High Court Judge raises red flag over export of Methamphetamine drug
Mr Justice Charles Quist said because couriers had observed that the exportation of methamphetamine attracted less punishment hence were now shifting towards that.
In Ghana, the exportation of methamphetamine could attract a fine, conviction or both.
He made the observation when three people, Aminatu Mohammed 25, Ahmed B. Afegah 26, and Mumuni Abubakari, 27, appeared before him for attempted exportation of methamphetamine to Singapore without registering them with the Food and Drugs Board.
Mr Justice Quist pointed out that the accused persons could have been executed if they were apprehended in Singapore.
They had pleaded guilty to the charges and were sentenced to GH¢6,000 fine each or in default serve 12 months imprisonment each.
In addition, each would sign a bond to be of good behaviour for two years.
The court ordered that the drugs be destroyed by operatives of the Narcotics Control Board (NACOB) in the presence of the Court’s Registrar.
The prosecutor, Mr Asiamah Sampong, Principal State Attorney told the court that on November 9, 2011, operatives of the NACOB accosted Aminatu at the Kotoka International Airport (KIA) while she was going through boarding formalities to Dubai enroute to Singapore.
Mr Sampong said when a search was conducted on Aminatu’s two travelling bags, 4,855 grammes of methamphetamine were found in false compartments of the bags.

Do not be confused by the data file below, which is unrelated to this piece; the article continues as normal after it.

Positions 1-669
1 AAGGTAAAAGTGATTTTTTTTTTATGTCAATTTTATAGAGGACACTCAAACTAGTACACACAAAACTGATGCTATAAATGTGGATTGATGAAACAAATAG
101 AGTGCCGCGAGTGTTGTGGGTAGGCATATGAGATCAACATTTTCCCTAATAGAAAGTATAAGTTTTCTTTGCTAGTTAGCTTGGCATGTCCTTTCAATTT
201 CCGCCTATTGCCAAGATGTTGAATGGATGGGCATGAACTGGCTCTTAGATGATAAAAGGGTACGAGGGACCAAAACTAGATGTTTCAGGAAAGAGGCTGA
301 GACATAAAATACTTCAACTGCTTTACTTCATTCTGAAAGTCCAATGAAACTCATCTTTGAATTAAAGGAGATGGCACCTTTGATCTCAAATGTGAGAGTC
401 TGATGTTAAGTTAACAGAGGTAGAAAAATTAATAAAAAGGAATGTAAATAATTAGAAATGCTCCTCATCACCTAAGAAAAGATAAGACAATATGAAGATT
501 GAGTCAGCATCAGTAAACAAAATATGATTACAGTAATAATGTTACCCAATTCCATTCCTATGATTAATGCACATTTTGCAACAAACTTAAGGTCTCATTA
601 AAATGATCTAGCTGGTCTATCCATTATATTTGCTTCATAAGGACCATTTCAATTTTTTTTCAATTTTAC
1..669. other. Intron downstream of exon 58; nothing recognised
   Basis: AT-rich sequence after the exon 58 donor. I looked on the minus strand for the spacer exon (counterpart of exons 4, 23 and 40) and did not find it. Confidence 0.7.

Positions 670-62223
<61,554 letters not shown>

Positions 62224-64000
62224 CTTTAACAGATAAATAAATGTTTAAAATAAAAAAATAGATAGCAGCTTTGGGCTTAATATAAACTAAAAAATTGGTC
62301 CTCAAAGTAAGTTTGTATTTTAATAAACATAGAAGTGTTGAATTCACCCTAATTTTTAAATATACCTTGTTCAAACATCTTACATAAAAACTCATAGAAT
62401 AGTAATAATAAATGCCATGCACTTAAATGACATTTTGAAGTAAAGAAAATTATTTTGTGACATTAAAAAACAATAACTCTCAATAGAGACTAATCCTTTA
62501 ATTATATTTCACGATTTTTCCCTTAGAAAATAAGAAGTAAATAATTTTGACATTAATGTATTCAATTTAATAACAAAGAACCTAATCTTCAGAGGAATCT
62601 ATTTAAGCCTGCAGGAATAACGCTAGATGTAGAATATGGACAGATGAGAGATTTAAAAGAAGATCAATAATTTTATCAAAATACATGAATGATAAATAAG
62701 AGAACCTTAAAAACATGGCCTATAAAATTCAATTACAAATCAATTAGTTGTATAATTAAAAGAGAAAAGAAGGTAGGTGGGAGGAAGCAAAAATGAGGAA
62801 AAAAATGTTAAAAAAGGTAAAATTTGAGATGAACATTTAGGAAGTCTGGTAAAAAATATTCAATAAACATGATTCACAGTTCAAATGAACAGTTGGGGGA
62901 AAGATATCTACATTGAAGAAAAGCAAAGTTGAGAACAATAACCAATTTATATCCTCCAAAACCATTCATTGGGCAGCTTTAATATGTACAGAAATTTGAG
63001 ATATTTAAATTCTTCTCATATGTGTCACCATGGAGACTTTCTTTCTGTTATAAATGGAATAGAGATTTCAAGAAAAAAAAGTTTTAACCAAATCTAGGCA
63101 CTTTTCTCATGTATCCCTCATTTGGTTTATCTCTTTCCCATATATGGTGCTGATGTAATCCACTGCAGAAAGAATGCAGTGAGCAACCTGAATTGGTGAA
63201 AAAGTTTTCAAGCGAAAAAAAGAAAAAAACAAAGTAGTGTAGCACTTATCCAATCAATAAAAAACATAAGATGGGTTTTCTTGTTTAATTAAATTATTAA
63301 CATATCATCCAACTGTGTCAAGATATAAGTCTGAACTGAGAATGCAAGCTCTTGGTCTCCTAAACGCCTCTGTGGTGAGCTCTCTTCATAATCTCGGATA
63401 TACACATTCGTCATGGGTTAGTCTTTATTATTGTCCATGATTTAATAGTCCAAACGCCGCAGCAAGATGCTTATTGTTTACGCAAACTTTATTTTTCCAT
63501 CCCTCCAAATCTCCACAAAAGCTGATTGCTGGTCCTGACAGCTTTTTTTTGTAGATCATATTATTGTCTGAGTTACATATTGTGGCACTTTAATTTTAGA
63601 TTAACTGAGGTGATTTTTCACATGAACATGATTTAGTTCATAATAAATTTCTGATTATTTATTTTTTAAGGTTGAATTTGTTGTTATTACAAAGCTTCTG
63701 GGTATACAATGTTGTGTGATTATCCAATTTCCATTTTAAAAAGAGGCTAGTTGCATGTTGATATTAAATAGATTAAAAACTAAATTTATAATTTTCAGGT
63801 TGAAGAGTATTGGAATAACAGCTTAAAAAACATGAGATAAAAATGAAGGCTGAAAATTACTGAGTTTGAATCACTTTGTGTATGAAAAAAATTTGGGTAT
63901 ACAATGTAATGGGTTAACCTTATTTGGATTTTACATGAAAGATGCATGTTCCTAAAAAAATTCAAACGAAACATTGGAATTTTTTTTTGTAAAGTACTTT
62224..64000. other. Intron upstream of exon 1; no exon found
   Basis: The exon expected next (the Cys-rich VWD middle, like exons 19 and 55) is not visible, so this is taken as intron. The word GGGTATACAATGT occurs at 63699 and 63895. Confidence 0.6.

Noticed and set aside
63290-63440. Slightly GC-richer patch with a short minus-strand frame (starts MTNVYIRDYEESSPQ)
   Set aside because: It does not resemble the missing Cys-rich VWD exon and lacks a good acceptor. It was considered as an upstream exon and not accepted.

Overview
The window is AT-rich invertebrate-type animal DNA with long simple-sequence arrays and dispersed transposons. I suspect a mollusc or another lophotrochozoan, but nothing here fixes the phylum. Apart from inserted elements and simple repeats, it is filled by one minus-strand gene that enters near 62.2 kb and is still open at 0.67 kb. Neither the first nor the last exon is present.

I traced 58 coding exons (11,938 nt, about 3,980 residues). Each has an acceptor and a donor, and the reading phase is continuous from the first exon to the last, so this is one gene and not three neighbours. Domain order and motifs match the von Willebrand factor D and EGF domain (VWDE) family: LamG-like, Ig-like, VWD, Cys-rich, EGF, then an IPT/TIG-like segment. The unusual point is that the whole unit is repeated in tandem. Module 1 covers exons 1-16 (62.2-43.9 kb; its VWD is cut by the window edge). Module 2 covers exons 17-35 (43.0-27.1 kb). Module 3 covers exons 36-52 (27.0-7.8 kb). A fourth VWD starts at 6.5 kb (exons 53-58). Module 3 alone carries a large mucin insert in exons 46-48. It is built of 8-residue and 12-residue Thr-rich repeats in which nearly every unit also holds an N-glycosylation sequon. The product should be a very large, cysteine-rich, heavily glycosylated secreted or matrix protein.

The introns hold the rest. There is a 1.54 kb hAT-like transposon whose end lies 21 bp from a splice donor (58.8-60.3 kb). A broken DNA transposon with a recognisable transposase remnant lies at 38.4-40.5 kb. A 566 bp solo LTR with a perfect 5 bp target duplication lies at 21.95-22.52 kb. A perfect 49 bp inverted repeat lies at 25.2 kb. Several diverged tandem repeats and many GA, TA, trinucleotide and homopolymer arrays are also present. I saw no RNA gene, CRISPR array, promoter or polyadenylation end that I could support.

When she was quizzed, Aminatu said it was Musa who procured her the two bags and passports to send them to an unknown person in Singapore.
In the case of Afegah, he was found with four parcels of methamphetamine weighing 4,794 grammes on November 9, 2011 at KIA.
The drugs were found concealed in false compartments of his bags saying it was one Sherif who gave him the drugs to be delivered to an unknown person in Singapore.
Abubakari was found with 4,789 grammes of methamphetamine in a false compartment of his travelling bag and he indicated that he was to deliver it to someone in Singapore.
Mr James Agalga, who represented the three convicts, prayed the court to temper justice with mercy as they had been incarceration for some months and had learnt their lesson during the period.
Methamphetamine is a white, odourless, bitter-tasting crystalline powder that easily dissolves in water or alcohol and is taken orally, intranasally (snorting the powder), by needle injection, or by smoking.
Chronic methamphetamine abuse significantly changes how the brain functions.
Repeated methamphetamine abuse can also lead to addiction—a chronic, relapsing disease characterised by compulsive drug seeking and use, which is accompanied by chemical and molecular changes in the brain.